True to form, senior citizens turned out in full force on the first day of early voting in Texas in what has been billed as an “historic” election with the presidential battle between McCain and Obama at the top of the ballot.
As I stood in line to cast my “secret” ballot (voters on both sides could easily view each other’s voting push-screen if they so desired), I couldn’t help but notice that those around me were of mostly middle to senior citizen age.
Statistically, senior citizens vote at a rate of about 60 percent more than young voters and about 10 percentage points higher than the national average. They vote regularly and they take their right to vote very seriously.
Most voters who showed up “early” for early voting seemed to have an air of calculated deliberation about them as they prepared to enter the not so private voting non-booths. It was obvious that at least this group had no doubt who they came to cast their vote for. They approached their push-screen with confidence taking little time to mark their ballots. They were obviously not the 14-percent or so remaining “undecided” voters.
As they left the early voting location they were each offered a sticker that read “My Vote Counted” back-dropped with a picture of an American flag. Well, they at least left there with “hope” that their vote counted.
In an earlier time when voters had to color in those little bubbles or punch out those annoying punch-card chads, at least you had a visual assurance that you had actually voted. Something physical that could actually be counted or re-counted and tied back to a real human voter who cast the ballot.
With today’s push-screen technology, the only evidence that I actually voted is the remnant of my right index finger tip “print” left on the screen—only to be scrambled by thousands of other finger tip prints—and my reassuring lapel sticker reminding me and others that I voted.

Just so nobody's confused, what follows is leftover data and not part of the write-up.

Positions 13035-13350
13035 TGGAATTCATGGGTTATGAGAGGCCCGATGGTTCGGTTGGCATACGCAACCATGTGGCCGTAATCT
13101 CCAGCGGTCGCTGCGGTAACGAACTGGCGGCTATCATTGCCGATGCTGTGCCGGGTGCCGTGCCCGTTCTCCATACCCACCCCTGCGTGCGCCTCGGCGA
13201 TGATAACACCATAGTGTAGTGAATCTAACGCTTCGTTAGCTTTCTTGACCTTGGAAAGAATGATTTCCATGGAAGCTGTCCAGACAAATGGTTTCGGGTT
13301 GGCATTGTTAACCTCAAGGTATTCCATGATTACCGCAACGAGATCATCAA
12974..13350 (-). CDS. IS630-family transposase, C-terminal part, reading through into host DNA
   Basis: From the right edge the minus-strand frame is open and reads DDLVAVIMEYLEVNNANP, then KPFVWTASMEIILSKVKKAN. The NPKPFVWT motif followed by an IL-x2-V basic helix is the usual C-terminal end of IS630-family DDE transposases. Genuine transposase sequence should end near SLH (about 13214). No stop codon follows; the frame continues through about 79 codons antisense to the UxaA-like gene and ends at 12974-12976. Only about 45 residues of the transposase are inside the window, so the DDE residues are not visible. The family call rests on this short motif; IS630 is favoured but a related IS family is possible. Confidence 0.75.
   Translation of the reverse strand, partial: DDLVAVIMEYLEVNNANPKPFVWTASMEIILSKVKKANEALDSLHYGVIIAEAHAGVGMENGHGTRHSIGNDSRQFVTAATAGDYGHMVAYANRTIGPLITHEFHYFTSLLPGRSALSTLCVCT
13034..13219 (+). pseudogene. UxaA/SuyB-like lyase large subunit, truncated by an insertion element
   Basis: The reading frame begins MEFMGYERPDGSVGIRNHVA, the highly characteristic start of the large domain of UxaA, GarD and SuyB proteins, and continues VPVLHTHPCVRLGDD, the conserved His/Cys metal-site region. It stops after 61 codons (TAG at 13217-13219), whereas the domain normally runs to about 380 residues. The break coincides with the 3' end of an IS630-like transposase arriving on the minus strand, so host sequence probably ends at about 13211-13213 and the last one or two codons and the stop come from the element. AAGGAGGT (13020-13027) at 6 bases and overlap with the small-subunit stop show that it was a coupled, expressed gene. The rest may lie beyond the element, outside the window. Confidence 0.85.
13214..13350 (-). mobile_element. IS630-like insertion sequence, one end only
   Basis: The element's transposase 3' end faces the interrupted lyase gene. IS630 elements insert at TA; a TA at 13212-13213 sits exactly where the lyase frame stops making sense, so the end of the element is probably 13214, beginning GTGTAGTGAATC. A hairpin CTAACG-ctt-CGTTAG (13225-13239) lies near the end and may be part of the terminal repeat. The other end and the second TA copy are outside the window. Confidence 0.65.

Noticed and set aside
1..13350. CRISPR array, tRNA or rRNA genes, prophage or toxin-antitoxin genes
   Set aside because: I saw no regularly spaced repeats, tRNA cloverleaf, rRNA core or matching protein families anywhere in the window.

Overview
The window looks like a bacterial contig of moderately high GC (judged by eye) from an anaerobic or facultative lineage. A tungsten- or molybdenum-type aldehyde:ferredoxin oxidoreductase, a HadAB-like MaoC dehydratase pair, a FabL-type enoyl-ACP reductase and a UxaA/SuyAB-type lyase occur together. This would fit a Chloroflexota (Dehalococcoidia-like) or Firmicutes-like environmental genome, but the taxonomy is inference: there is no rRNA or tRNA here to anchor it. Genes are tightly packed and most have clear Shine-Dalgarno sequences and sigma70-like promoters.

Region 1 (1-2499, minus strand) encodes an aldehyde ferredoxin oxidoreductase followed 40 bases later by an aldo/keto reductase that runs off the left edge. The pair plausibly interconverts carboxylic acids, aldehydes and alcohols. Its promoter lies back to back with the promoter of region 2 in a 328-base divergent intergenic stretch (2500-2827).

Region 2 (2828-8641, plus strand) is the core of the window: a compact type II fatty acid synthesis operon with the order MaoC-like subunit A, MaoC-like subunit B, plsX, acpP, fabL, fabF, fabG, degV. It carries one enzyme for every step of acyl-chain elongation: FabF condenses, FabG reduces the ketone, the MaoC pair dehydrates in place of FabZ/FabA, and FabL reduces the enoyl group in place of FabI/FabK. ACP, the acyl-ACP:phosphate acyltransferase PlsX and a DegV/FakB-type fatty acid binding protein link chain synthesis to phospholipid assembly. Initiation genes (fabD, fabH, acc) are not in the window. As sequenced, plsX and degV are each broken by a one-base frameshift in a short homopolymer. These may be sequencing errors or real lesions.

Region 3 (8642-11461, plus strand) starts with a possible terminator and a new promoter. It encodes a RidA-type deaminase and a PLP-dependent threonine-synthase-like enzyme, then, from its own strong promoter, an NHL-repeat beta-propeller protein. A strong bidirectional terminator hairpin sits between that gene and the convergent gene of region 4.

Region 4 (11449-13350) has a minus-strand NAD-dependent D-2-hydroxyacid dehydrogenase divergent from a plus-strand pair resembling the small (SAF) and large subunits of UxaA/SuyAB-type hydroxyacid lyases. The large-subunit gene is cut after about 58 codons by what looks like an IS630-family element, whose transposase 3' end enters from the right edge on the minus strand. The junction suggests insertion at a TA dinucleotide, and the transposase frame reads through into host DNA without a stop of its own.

Frankly, questionable push-screen technology aside, I’m glad that I have already voted knowing full-well that there is still time for that oft-threatened “October surprise” that in theory could have changed my voting decisions had I waited until election day to actually cast my vote. Not this year!
Haven’t we already had enough October surprises? How about those economic surprises in September and August … and the variety of other campaign surprises during the previous 16 months before that!
Perhaps the biggest so-called “surprise” might be the amount of money spent to elect our country’s new president. Campaign expense estimates for the two remaining presidential candidates on the ballot are expected to be near the easily record-breaking $1 billion mark—with one candidate spending multiple times more than the other.
How much media advertising can you purchase with $1 billion? After all, that is what the bulk of the campaign budgets are dedicated to—those pesky and sometimes controversial mass-media advertisements.
You don’t suppose that the amount of advertising money spent with certain media groups influences how their “independent” news reporting is actually reported … do you?
Certainly, senior citizens for good reason have placed their faith and trust for decades in certain news outlets to get to “the truth” when it comes to reporting facts about presidential candidates and information about other important issues … haven’t we?
These news agencies seem to all have highly educated and unbiased “editorial boards” that frequently pass judgment on what is to be reported to the public and what is not to be reported. By the way, who are the members of these so-called editorial boards and what are their personal qualifications when it comes to such acts as political endorsements?
And, of course, those national political pollsters all have ethics beyond reproach when reporting their findings … especially during October. Don’t they?
If senior citizens can’t trust media editorial boards and national political pollsters to provide accurate and honest information … who can we trust?
For those who have not already voted, there is still time to do independent research about all of the candidates and propositions on this year’s ballot. A few hours spent at the local library and on the Internet should provide enough information to help each voter make an “informed” decision.
This election may in fact be recorded as “historic” by future political historians. But not because the first African-American won or because the oldest presidential candidate won. The election may be very historic because of the direction the new president took the country in terms of the economy, energy, ethics and eternal moral principles.
Once investigated the voting choices are made clear in this potentially historic election for the senior citizen and others alike.
© Submitted by Bob Grafe for publication on Thursday, October 23, 2008.